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Tag: Ferrari 512 TR

Newsletter 19: HORSE PLAY!

This week we bring you another “First for Ferris” thing.

Never before have a Testarossa, a 512TR, and a 512M been photographed together in SA, and in true Ferris style, we decided to do it with the mother of all brand ambassadors, a Cavallino Rampante!

The Testarossa bloodline started with the 365 GT/4 BB, first released for sale in 1973 at the Paris Motor Show, followed in 1976 by the updated BB512, resurrecting the name of the earlier Ferrari 512 racer.

After the BB512, a further upgrade (mainly electronics) was introduced as the BB512i in 1981.

In 1984 the Berlinetta Boxer layout was totally revamped, restyled and reproduced in the guise of the Testarossa.

Built to compete with the Lamborghini Countach, the Testarossa was superior in performance, drivability, comfort, and reliability.

The Countach is the kind of car Darth Vader would drive whilst control the evil empire in Star Wars, if he could fit in it that is. The Testarossa, however, was the car Sonny Crocket drove whilst chasing down drug dealers in Miami Vice.  

Which one was cooler?… If you are 12, your answer would be Darth, but your not, because you are all grown up now and you appreciate superior build quality, class, comfort, aerodynamics, and most of all… Air conditioning!


The Testarossa was a car designed and built to cash in on an image, and since cashing in was what the Eighties were all about, it was the perfect vehicle for its time.  

The Testarossa got a facelift and upgrade in the form of the 512TR in 1991.  

Ferrari Testarossa


The 512TR’s engine was extensively reworked. Nikasil liners were added, along with a new air intake system, Bosch engine management system,  larger intake valves, and a revised exhaust system. In addition to the higher peak power, the modifications delivered a broader powerband for better acceleration. 

Ferrari 512 M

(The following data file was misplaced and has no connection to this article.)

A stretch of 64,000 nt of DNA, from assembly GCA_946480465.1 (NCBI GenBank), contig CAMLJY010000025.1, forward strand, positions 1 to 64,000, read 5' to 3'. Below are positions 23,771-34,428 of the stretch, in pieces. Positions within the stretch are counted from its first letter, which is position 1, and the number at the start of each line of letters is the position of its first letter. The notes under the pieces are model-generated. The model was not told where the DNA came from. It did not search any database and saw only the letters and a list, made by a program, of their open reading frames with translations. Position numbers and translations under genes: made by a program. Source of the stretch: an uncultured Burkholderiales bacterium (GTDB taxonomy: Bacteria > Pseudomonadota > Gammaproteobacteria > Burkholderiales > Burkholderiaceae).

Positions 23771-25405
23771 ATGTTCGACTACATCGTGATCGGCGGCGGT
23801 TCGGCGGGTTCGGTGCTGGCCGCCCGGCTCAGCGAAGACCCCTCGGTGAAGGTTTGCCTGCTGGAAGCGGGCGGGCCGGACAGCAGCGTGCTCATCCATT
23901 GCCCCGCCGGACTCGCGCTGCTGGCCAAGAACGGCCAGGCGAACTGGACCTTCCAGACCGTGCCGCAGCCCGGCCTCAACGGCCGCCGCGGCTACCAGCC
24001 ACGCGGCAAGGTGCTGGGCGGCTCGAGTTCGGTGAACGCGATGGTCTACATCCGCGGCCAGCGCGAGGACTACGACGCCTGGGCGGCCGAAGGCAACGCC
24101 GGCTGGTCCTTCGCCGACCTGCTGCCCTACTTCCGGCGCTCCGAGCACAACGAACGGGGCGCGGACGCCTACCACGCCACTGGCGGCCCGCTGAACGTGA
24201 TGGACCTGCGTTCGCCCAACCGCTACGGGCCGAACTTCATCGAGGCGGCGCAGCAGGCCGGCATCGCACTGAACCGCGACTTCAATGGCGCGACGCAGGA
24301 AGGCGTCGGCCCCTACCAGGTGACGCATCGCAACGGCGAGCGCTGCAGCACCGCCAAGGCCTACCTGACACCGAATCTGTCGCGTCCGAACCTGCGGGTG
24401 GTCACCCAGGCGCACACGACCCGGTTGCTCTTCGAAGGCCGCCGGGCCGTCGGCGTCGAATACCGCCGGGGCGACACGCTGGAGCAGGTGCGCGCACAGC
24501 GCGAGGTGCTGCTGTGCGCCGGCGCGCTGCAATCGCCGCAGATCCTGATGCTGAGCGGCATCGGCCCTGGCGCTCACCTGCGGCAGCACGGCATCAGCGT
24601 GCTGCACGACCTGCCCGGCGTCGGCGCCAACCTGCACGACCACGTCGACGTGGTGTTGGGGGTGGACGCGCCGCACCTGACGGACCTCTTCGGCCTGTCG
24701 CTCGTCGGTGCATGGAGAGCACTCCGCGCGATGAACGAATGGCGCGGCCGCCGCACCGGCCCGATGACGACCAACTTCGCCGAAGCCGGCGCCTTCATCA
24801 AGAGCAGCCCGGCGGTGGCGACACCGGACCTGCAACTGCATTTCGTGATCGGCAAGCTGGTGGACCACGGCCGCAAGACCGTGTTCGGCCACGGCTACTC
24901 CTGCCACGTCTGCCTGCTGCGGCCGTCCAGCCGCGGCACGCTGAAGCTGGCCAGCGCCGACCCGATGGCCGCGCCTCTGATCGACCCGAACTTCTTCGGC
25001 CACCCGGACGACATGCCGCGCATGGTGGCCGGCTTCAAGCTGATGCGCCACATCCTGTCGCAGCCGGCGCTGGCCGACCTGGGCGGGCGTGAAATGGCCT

The final iteration in the Testarossa family was the 512M. Unlike the 512TR, the change was quite radicle. The front and rear lamps received a design change, the pop-up headlamps were replaced by two fixed square units, the rear tail lamps were round and the bumpers had been restyled to yield a  more unified look. The car also featured a different front lid with twin NACA  ducts. 

The F512M’s interior received only a minor update from the 512TR. The gearshift knob had a chromed finish, the aluminum pedals were drilled, and air conditioning was now included as standard.  

Pininfarina and Ferrari flags, a common sight on later Ferrari models, lined  the dash board. 

The Testarossa and its proceeding siblings were Ferrari’s boldest statements in the ’80s and ’90s, all of which are true collectibles now, and the chance to acquire a good one will surely be a solid investment going forward.

Ferrari 512 M
Ferrari Testarossa Evolution
Ferrari Testarossa Evolution.

Newsletter 5: 512 TR

This week we are proud to have in stock a truly iconic example of one of Ferrari’s greatest creations, the 512 TR.

The original Testarossa, designed by Leonardo Fioravanti, was typical of the 1980’s excess, bigger, bolder and generally over the top, as substantiated by it’s competition at the time, the Lamborghini Countach, both of which adorned many a school boys bedroom wall and appeared in a plethora of TV shows and movies, then and even now.
Such memorable productions such as Beverly Hills Cop III, The Wolf of Wall Street, Snoop Dogg’s “Who am I” video and of course, the iconic TV series, Miami Vice.

The second generation in the Testarossa bloodline, and the one we have on offer, was the 512 TR. The car still retained the 4.9-litre, longitudinally rear-mounted flat-12 engine, with a total of forty-eight valves and lubricated via a dry sump system, however the 512 TR’s engine was extensively reworked. Nikasil liners were added, along with a new air intake system, Bosch engine management system, larger intake valves, and a revised exhaust system. In addition to the higher peak power, the modifications delivered a broader power band for better acceleration.

The 512 TR, according to the majority of Ferrari aficionados, was the best of the three derivatives. The 512’s replacement was the 512 M, and although the “M” had more power, upgraded suspension, electronics and features, the styling took a lot of enthusiasts by surprise. The perspex headlights, “busy” rear end and unusual wheel design, were met with a mixed reception by the media and customers.

The 512 featured a single-plate clutch, sliding ball bearings, and better angle for the gearshift knob. The braking system included larger cross-drilled front rotors, quicker steering, lower-profile tyres, and new shock settings improved handling. Most importantly, engine and gearbox position were reworked, which improved the centre of gravity, aiding the handling and making the car easier to drive than it’s predecessor.

The 512 can accelerate from 0–100 km/h (62 mph) in 4.8 seconds and on to 161 km/h (100 mph) in 10.7 seconds. No mean feat when you consider it is now 26 years of age.

There are less than a handful of 512’s in South Africa, making it a very desirable and collectable automobile.

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